How an assault has impacted my work

Seven years ago, the 4th january 2014 to be precise, I was assaulted.
At that time, I was working on a photographic series for which I was taking pictures of myself each day, in order to create a real-fake every day life.
On the 4th january 2014, I wasn’t really inspired. During some shopping I had taken a photograph that wasn’t really good. So I’d told myself that I was going to take an other photo, in a street, on my way back home.
And that’s what I’ve done.

On my way back, I felt, deep down, that something was wrong.
I saw someone on the opposite pavement who was a bit “strange”.
So I quickly put my camera back in my bag and started to walk.
Well…unfortunately not for long : the person who was on the opposite pavement had crossed the road and stood in front of me.
He then asked me to give him my camera. I said no.
Believe it or not, I said it without really thinking.
This person was blocking my way. I couldn’t keep on walking, I was stuck.
I was more than petrified, I tried to scream but only inaudible sounds could come out of my mouth. One of the worst feelings I’ve ever felt in my life. People always think this only happens in movies, but it really happens in real life too.
Without knowing why, I pushed this person.
He barely took a step back, certainly because I’m really not a strong person. Then, certainly angry at me because of what I’d just done, he punched me in the face. That almost knocked me out for a few seconds.
But I managed to run away.

Selfportrait, Pauline Le Pichon, 11 janvier 2014

It happened seven years ago, but just telling you about this assault makes me uncomfortable. It’s even the second time that I write this article.
Yet, right after it happened, I thought I’d be able to stop thinking about it. That it would be a bad memory that would gradually fade away.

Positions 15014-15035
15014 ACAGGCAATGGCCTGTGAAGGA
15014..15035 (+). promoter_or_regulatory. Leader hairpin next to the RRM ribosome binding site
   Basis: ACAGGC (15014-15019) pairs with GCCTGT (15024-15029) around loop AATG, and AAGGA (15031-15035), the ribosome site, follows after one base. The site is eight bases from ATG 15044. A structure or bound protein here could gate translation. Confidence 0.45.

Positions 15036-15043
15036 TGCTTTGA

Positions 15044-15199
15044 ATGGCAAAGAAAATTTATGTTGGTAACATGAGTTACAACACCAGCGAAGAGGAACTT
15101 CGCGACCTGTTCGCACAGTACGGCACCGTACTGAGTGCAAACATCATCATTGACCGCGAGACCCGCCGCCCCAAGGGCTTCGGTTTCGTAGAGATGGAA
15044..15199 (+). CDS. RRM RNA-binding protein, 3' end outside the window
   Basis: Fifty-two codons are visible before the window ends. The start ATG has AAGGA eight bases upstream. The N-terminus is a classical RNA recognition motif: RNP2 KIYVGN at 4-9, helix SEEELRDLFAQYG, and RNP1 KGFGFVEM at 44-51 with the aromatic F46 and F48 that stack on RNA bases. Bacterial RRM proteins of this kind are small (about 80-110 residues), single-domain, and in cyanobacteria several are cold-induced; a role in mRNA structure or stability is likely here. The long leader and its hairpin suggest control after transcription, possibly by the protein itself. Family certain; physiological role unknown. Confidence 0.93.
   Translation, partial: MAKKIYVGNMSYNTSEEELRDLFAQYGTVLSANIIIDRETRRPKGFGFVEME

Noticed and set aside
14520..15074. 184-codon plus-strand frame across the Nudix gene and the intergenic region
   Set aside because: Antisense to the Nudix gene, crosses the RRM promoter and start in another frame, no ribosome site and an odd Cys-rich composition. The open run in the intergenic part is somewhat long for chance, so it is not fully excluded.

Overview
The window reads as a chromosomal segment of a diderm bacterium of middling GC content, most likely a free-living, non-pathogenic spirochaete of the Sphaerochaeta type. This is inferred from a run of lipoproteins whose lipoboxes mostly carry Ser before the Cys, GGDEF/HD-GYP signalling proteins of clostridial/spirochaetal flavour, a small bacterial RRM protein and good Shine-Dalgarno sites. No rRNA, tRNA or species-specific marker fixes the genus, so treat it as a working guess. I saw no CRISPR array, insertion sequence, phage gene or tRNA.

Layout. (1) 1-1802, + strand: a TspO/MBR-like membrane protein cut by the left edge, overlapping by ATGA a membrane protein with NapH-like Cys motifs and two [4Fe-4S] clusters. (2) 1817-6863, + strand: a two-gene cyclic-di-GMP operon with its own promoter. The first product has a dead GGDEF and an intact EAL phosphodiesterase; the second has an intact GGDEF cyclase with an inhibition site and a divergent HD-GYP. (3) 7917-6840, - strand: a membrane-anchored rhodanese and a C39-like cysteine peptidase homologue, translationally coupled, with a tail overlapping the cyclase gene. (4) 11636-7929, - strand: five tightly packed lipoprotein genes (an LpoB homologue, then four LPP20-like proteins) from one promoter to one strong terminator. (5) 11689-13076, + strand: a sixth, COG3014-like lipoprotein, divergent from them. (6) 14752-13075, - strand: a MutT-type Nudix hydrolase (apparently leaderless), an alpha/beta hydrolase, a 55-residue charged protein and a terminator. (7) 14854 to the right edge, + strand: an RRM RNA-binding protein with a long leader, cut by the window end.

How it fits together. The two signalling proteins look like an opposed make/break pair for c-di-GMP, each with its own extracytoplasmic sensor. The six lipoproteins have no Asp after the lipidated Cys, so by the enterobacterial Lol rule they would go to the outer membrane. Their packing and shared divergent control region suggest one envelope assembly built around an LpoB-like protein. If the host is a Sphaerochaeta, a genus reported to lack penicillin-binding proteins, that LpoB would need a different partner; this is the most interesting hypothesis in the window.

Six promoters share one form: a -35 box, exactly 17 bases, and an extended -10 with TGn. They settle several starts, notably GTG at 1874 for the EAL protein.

Besides, for some people, it wasn’t a serious assault.
I don’t think anyone should judge that.
All assaults are serious and traumatic.

And I wouldn’t wish anyone to feel what I felt at this moment.

Therefore you understand that if I decided to write about it,
it’s because its memory has always remained there in the back of my mind.
It has impacted a lot of things in my personal life, but that’s not what I want to talk about today.
In fact, what I want to say is that this assault also had an impact on my work.

I’ve always been a suspicious person. My parents always told me to be wary because there are mean and crazy people everywhere.
I was raised with that thought in my mind.
And this assault made me even more suspicious.
As a woman, I’m already very suspicious. I’ve already been a victim of street harassment dozens of times. I often get scared when I come home alone at night. Especially when I hear very scary things said by some guys.
But here I’m talking about another mistrust.
The assault I lived was linked to a theft : the person wanted to steal my camera. And for seven years now, as soon as I walk with my camera or my computer in my bag, I’m afraid.
For example, few months ago, I took some photos of a musician at the beach. To avoid the influx of people, we decided to go there very very early in the morning. So I had to meet him somewhere.
And just the thought of having to walk down the streets with my camera in my bag, and knowing that I could run into anyone (with very few witnesses since it was very early in the morning), made me feel anxious for a few days.
I know that it’s a completely irrational fear since I never use a photography bag. And therefore, nobody would normally know that I have (or don’t have) valuables in my bag. But I’m always scared, I can’t help it.
Besides, last year I bought a second hand fujifilm camera. Of course, I bought it because I knew its potential but I was also very happy to have a very small camera. And every time I use it, I keep telling myself that I’m happy to have a camera that I can easily put in my hand bag without anyone knowing.
Can you see how silly are my thoughts ?